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566 CRITERION OF PROPERTY. they are to be enforced or maintained by the national authority.1 But in the case before the court, the question was not of a standard of property accordant with the juridical will of some one State, or with that of any number of the several States.* The question was, indeed, one of a local municipal law, the law prevailing in one of the Territories, but a law derived from the juridical will of the nation, the integral people of the United States.
There was no written or statutory enactment, proceeding from that integral people, which defined property, nor any distinguishing between legal persons and legal things, much less any declaring that natural persons held in servitude are or may be property in the juridical sentiment of that integral people. The standard or criterion of property was, therefore, only to be found in unwritten or customary law, identified with the lawgiving authority of the nation, the constituting people of the United States.3
§ 514. Now although it may be admitted that there is no separate, distinct rule of action, derived only from precedent and custom, which has territorial extent within the entire domain of the United States as one nation; that the law of the United States is found in the written Constitution and the acts of Congress passed in pursuance of it; that, in civil cases, the national judiciary applies common law as the rule obtaining within some one State or several jurisdiction of the United States, and has no common law to apply in the exercise of its criminal juris
1 Ante, §§ 368, 429.
'According to Mr Justice Campbell's view it is always the Constitution or law of some one State of the Union which in any place within the United States furnishes the legal criterion of what is or is not property, and " what these Constitutions and laws validly determine to be property, it is the duty of the Federal Government, through the domain of jurisdiction merely Federal, to recognize to be property." (p. 515 of rep.) As then, according to Judge Campbell's theory, there is no integral nation or people of the U. S., there can be no national law determining what is or is not property.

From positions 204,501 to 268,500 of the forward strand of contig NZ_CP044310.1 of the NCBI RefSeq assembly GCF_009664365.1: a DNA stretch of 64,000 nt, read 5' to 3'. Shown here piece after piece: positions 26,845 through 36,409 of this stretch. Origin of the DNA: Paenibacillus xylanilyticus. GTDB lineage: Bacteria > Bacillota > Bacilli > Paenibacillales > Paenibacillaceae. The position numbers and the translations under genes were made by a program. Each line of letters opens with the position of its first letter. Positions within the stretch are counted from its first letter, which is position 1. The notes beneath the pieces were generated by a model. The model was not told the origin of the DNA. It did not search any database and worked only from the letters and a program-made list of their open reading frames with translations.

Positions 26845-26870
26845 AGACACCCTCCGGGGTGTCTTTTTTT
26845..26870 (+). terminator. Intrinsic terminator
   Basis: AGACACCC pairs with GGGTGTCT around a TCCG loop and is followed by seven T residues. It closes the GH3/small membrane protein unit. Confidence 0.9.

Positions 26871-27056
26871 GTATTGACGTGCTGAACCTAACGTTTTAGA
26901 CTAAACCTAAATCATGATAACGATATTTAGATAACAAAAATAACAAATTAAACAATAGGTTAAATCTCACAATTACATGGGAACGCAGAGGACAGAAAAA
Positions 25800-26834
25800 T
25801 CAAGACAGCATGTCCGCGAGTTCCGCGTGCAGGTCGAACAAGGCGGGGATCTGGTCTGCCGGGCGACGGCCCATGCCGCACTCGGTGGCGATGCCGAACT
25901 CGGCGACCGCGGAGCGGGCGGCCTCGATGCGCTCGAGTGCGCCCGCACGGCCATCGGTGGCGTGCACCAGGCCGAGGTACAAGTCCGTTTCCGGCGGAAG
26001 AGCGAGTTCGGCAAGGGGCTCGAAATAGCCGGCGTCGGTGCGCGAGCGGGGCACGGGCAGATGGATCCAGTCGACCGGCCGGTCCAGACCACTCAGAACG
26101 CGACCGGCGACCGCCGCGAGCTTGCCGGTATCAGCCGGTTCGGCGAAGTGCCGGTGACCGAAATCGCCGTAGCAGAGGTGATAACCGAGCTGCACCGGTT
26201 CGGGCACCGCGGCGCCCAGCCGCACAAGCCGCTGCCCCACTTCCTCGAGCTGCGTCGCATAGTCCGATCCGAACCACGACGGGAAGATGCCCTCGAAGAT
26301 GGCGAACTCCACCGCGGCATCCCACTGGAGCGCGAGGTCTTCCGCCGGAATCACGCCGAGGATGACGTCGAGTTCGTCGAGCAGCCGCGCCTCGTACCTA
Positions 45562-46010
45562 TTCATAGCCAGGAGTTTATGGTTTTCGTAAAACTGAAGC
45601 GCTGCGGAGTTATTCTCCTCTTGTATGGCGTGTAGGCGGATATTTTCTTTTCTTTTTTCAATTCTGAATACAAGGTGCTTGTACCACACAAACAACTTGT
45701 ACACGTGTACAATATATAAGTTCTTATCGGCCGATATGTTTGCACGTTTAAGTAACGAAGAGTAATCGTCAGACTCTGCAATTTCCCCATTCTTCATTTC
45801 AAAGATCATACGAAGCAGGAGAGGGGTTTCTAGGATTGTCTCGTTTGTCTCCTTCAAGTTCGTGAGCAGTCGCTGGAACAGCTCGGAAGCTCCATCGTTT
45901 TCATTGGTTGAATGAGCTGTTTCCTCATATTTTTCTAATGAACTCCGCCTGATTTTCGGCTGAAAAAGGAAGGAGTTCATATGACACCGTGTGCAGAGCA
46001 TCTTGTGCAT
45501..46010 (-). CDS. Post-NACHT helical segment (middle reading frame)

'From the whole of the extract from the Opinion, already given, it appears that the Chief Justice also referred to certain clauses in the Constitution as a legislative declaration that slaves are to be considered property. The reasons for excepting to this have already been stated, p. 560. It would be too much like arguing in a circle to cite these clauses as declaring that slaves are to be regarded as property, and, on the other hand, refer to the doctrine that slaves are property, to interpret these clauses.
PROPERTY BY LAW OF NATIONS. 567
diction,1 still it is absolutely impossible, from the nature of positive legislation, that its enactments should be judicially applied without reference to unwritten or customary rules,' and the meaning of words in the written Constitution cannot be ascertained without some reference to an unwritten jurisprudence.3 Even should there be none such particularly identified with the juridical history of that particular possessor of sovereign power whose written law is to be applied, an unwritten jurisprudence is still judicially cognizable, that derived from the juridical history of civilized nations, the law of nations, universal jurisprudence; and hence, "the laws and usages of other nations and the writings and reasoning of statesmen and eminent jurists," customarily received by the judicial tribunals of other nations, are to be referred to as an exposition of natural reason, superior, for juridical purposes, to the individual opinions of the tribunal, because presumptively accepted by the possessor of sovereign power whose will it proposes to execute.4
And that such reference is recognized by the Court, in this case, as legitimate, particularly with reference to a standard of property and in distinguishing between natural persons as being either legal persons or chattels, appears from that portion of the Opinion in which it is held that negroes are not citizens, page 407 of the report; referring to "the public history of every European nation ;" that the negro "was bought and sold and treated as an ordinary article of merchandise and traffic whenever a profit could be made by it. This opinion was at that time fixed and universal in the civilized portion of the white race," &c.a
§ 515. The reference is to the law of nations in the sense of universal jurisprudence, the jus gentium in that sense in which the term was used by the Roman jurists, a law always presumptively existing in the municipal (national) law of every civilized country.' In determining then what is or what is
1 Ante, p. 479-482. Wheaton v. Peters, 8 Peters, 591. Curtis' Comm. § 19, and cases noted.
* Lielier's Legal and Political Hermenenties, ch ii.
* Ante, % 428. 1 Kent's Comm. 336. * Ante, §§ 33, 34, and pp. 200-202.
* See ante, p. 207, note. t Ante, §§ 94, 95, 100.
568 LAW OF NATIONS WHERE FOUND.
not property, as secured against the national Government by the private law of the Constitution, the criterion is a universal jurisprudence, gathered, in the first instance, from the judicial practice of all nations, and, more definitively, those principles which the possessor of sovereign power, for whom the national judiciary acts, has before recognized as universal jurisprudence embraced in its own common, customary, unwritten law, and recognizable especially in that portion which is applied as private and public international law.1